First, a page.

Arts & Culture » Theater

Shotgun Players: Up with love!

by Jim Gladstone

Scene from Shotgun Players' "Elevada," now at the Ashby Stage in Berkeley. Photo: Robbie Sweeny
Scene from Shotgun Players' "Elevada," now at the Ashby Stage in Berkeley. Photo: Robbie Sweeny  

"Elevada" is a tonic. This singular whatchamacallit of a show, being presented by the Shotgun Players through November 17, effervesces with an offbeat creativity that will lift audiences out of the doldrums as they watch its characters get swept off their feet. It's a riff on rom-coms that largely replaces cornball sentiment with a cornucopia of quirks. Silly accents, impromptu dance routines, glittery projections and totemic Bulgarian deer skulls are all on tap. It's a theatrical shaggy dog story. There's even an unseen shaggy dog named Fisherman.

"Is this weird?" Kahlil (Wes Gabrillo) asks Ramona (Sango Tajima) after they meet cute then veer peculiar in the first scene. Yes.

"It feels weird, but I want to keep on going," he adds. Agreed, heartily.

He's a tunnel-visioned internet whiz-kid about to score a major deal. She's a lifelong wallflower jolted into devil-may-care outgoingness by a recent cancer diagnosis. She thinks she's on the eighth of a frantic series of Tinder-facilitated first dates. He thinks she's a marketing consultant, there to pitch a polish of his personal brand. His well-meaning roommate has done some surreptitious swiping on Kahlil's phone, then sent him off for this alleged business appointment.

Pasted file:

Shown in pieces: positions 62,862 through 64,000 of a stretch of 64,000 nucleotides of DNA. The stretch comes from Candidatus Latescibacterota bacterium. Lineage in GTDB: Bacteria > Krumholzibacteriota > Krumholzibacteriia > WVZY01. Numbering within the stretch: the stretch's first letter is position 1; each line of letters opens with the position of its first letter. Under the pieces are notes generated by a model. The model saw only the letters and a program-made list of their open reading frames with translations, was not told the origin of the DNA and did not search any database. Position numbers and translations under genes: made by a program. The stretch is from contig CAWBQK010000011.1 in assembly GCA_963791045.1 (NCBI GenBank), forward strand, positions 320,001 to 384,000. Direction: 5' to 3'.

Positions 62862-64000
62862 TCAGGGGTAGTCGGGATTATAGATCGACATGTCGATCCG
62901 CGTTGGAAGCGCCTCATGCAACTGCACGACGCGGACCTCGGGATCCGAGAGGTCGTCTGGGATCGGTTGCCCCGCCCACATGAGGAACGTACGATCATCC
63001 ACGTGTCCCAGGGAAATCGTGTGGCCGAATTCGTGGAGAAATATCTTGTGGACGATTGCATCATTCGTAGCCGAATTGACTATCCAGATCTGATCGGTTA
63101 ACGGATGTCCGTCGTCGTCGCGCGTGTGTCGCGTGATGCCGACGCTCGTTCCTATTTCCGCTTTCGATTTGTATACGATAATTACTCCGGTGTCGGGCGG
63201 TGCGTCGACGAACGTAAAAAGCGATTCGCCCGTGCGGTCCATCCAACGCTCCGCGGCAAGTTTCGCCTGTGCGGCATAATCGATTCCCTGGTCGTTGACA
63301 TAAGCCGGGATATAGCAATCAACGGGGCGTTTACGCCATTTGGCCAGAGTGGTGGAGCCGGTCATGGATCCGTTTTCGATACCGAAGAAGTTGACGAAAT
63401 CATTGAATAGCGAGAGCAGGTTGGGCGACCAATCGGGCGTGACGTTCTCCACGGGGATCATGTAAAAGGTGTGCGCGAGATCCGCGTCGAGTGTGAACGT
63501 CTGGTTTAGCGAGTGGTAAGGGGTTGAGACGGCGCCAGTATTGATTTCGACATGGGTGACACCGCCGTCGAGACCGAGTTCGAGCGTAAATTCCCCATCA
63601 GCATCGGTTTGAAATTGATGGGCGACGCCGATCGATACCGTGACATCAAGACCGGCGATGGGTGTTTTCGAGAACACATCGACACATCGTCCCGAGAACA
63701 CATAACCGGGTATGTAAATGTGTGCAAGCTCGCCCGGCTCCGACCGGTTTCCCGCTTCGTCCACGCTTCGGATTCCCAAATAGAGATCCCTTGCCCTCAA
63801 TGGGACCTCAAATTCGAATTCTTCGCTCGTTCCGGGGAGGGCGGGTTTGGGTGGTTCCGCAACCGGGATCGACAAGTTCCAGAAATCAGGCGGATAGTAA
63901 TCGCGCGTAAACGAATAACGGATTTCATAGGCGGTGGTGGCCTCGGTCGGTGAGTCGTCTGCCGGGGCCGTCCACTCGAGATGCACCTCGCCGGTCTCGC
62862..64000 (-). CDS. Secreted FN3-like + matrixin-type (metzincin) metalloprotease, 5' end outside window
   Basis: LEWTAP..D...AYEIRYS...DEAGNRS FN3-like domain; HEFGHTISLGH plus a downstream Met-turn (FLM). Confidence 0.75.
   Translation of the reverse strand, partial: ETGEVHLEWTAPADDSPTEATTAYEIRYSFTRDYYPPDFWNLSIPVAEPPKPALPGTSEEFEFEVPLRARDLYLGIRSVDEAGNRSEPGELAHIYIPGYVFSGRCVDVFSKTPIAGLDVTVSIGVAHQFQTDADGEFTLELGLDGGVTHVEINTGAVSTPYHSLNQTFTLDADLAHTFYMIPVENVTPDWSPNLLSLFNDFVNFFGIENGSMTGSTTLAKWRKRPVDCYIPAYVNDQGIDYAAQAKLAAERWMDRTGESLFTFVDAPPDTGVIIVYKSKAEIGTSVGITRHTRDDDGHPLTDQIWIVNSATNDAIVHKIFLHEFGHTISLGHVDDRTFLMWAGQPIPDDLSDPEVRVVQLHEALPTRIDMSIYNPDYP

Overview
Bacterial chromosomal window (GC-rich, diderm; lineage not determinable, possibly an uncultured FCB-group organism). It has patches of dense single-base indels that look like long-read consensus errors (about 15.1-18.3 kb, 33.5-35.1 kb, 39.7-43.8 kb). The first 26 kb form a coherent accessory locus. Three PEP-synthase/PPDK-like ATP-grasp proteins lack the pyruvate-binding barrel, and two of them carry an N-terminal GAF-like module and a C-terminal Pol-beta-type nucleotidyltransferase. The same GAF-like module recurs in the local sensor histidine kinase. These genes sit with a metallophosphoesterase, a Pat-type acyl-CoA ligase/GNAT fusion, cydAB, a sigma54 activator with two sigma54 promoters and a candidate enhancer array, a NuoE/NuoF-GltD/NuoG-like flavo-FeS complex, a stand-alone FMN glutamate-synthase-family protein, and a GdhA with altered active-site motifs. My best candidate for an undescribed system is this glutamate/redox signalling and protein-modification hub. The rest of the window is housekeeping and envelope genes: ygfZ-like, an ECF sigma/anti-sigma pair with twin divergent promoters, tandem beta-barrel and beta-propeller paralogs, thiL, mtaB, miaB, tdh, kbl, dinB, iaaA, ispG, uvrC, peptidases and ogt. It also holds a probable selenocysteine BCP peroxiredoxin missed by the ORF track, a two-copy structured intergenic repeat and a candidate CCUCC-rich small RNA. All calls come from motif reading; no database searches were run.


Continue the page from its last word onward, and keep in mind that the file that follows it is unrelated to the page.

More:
As soon as we're introduced to them, we know that the roomie, Owen (Soren Santos), a sweet, slovenly recovering addict, and Ramona's stern and lovingly overprotective older sister June (Karen Offereins) are also inevitably bound for coupledom. Offereins and Santos each find surprising depth in what are essentially boilerplate characters.

Sheila Callaghan's loopy script draws a parallel between Ramona's terminal illness and Kahlil's ill-defined agreement to sell his selfhood to a major corporation, allowing himself to be fragmented into digital oblivion. You needn't (and won't be able to) understand the details; the gist is that our lovers are both living on borrowed time, which frees them to get all giddy and Id-dy: Ice-skating! Pole dancing! Spontaneous nookie!

Under Susannah Martin's direction, Shotgun's stagecraft is as playful as the script. While Erin Gilley's projections feature film clips of New York that drop us right into "When Harry Met Sally" territory, the slick mechanics of Mikiko Uesugi's sliding panels and set-pieces never let us forget to appreciate the alternate magic of live theater.

Likewise, in a show that happily leans on commercial movie tropes, Martin and her cast lend the inevitable romantic complication a surprising gravitas. After a stunning projection-enhanced sequence in which we see Ramona take a long, lonely subway ride to what may well be the afterlife, we meet her again. She's still very much alive, but a far more troubled character than we'd been led to assume.

In keeping with rom-com tradition, everything is tidied up in the end. But rather than an intimate onscreen kiss, we get an expansive theatrical finale. Without giving too much away, it involves a tango. It was only on my way out of the theater that I learned the play's never-spoken title refers to an aspect of that Argentinian dance. Until then, influenced by an early bit of dialogue about the pharmaceutical industry, I'd assumed differently. And even now, I'm still pleased to prescribe "Elevada" as a highly efficacious mood-enhancer.

Elevada, through Nov. 17 at the Ashby Stage, 1901 Ashby Ave., Berkeley. Tickets ($7-$35): (510) 841-6500. www.shotgunplayers.org

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